The US Department of Transportation Air Travel Consumer Report Shows that Airlines Are Improving On-Time Performance and Are Canceling Fewer Flights

Finally, some good news for travelers: US airlines are seeing fewer delays and less cancellations.

The US Department of Transportation reported last week that May 2022 data shows a 15 percent decline in complaints from the previous month for on-time flights and mishandled baggage, wheelchairs and scooters, and other complaints. However, these complaints are still 200 percent higher than before the pandemic began.

The DOT’s Air Travel Consumer Report contains a plethora of information, but some key takeaways are that only two percent of domestic flights were canceled in May (last year at this time, that number was 0.5 percent). In April 2022, 2.3 percent were canceled.

The three carriers least likely to cancel flights were Hawaiian Airlines (0.1 percent of flights were canceled in May 2022), Southwest Airlines (0.7 percent) and Frontier Airlines (1.4 percent). The three with the highest rates of cancellations were Delta (2.7 percent of flights were canceled in May), United (2.4 percent) and JetBlue (2.3 percent).

As far as on-time arrivals go – always the fear if one is making connections or is traveling with a razor’s edge of wiggle room – carriers in general were on time 77.2 percent of the time in May (up from 76.0 percent in April, and only slightly down from 77.9 percent in May 2019). The three most on-time airlines were Hawaiian Airlines (86 percent of the time), Delta (80.7 percent) and Alaska (80.2 percent), while the three least on-time carriers were Frontier (64.6 percent), Allegiant (66 percent) and Spirit (68.8).

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In May, the DOT received 2,413 complaints against US airlines, many concerning refunds. The next highest category of complaints was about, as we might expect, cancellations and delays. One delay that causes grueling angst is sitting on the tarmac, and in May there were 65 instances of domestic flights sitting there within sight of the airport for more than three hours, compared to 33 instances in April. Luckily, there were only two tarmac delays of more than four hours for international flights. Airlines are not permitted to let passengers sit on the tarmac for more than three hours (domestic) or four hours (international) without giving them the chance to deplane.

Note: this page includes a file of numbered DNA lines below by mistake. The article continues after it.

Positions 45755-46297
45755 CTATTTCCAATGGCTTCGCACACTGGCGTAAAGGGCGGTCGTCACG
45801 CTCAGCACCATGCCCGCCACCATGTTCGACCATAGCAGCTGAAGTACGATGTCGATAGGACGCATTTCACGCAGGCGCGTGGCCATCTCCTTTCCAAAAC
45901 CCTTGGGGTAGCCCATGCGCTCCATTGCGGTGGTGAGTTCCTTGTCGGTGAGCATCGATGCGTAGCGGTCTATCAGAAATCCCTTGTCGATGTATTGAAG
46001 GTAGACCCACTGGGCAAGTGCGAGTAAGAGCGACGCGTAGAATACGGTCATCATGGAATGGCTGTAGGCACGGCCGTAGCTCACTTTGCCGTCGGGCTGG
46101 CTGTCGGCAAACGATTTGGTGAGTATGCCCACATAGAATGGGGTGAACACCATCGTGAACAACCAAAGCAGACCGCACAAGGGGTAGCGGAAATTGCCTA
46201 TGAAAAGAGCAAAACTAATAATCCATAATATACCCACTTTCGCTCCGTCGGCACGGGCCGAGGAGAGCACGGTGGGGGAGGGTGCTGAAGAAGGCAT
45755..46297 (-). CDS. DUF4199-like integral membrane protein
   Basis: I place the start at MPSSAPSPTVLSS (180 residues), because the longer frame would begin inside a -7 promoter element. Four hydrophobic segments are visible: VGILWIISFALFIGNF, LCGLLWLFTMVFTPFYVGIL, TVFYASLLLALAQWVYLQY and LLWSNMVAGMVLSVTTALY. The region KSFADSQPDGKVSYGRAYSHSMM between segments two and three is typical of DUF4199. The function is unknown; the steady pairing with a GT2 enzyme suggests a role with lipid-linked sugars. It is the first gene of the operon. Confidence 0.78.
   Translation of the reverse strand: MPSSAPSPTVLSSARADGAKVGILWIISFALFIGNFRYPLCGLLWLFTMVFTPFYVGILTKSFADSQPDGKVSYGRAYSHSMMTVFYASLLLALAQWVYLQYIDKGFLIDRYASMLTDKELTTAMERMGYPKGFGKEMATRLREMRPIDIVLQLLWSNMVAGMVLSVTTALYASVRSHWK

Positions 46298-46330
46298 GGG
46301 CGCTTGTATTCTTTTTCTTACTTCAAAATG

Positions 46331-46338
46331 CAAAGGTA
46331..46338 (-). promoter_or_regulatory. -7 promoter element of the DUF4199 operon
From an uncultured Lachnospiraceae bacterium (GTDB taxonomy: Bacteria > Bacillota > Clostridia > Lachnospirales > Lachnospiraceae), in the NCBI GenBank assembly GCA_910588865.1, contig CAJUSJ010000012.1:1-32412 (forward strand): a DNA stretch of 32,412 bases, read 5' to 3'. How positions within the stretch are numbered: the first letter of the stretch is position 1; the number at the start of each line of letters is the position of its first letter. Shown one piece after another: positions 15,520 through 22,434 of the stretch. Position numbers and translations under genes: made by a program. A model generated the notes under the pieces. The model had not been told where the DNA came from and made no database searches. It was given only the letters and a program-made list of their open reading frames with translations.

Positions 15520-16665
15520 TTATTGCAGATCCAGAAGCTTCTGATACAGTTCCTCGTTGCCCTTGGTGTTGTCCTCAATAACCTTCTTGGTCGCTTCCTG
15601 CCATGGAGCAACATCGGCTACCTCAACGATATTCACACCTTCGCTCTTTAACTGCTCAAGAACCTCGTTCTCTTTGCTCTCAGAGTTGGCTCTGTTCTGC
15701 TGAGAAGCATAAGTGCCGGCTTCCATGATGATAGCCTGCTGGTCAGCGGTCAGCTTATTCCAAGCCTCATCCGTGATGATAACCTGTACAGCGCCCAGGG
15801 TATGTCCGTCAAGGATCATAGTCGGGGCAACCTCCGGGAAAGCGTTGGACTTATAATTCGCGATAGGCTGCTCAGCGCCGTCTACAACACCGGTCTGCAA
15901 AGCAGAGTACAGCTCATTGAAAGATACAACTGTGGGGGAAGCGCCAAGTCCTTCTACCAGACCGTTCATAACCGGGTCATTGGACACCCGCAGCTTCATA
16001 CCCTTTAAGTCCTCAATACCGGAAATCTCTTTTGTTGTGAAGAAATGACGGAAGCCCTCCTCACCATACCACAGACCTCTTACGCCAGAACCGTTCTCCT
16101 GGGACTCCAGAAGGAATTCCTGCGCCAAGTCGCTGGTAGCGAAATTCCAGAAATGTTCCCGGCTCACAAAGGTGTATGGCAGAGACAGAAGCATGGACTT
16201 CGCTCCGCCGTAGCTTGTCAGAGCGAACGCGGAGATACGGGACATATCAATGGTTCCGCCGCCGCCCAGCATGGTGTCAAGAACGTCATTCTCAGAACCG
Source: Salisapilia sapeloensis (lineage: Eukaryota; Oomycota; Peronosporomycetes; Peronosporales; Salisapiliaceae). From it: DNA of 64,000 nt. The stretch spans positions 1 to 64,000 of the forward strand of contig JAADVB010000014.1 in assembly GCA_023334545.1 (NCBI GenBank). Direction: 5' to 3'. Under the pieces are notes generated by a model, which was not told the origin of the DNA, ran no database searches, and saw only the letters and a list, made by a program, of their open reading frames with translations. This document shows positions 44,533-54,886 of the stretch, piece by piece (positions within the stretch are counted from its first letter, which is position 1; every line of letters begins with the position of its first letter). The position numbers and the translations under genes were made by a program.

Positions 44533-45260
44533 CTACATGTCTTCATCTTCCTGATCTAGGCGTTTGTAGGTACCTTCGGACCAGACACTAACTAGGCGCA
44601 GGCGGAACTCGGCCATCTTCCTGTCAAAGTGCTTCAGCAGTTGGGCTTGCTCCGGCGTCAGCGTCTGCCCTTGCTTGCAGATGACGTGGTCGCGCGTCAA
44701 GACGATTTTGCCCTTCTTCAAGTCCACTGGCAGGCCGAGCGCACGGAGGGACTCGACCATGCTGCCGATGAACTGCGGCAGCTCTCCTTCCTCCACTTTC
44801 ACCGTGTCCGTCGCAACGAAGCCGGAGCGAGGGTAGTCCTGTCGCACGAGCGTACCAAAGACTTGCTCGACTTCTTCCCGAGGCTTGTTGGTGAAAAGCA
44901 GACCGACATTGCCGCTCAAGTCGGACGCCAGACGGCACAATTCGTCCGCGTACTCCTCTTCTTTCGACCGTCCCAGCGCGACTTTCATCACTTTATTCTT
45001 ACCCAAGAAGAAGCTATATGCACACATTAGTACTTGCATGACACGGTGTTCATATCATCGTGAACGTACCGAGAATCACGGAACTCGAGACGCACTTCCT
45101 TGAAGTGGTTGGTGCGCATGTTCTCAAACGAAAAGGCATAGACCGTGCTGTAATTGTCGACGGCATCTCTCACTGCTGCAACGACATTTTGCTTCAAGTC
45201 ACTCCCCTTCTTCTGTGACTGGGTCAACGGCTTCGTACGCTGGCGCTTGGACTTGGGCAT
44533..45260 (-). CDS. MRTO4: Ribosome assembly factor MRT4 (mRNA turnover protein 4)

In terms of airline treatment of disabled passengers, in May there were 158 disability-related complaints, an improvement from the 162 received in April – but still higher than the pre-pandemic 76 complaints received in May 2019.

Now for some bad news. The report also covers bumping / oversales of flights (a quarterly figure which rose 0.08 since the first quarter of 2021), mishandled baggage claims (up 0.01 percent since April), mishandled wheelchair and scooter issues (up 0.07 percent since April), and complaints about race / religion / ethnicity discrimination (52 complaints in May, up from eight in April).

The bottom line: It still pays to be patient and expect chaos if you’re headed to the airport this summer.

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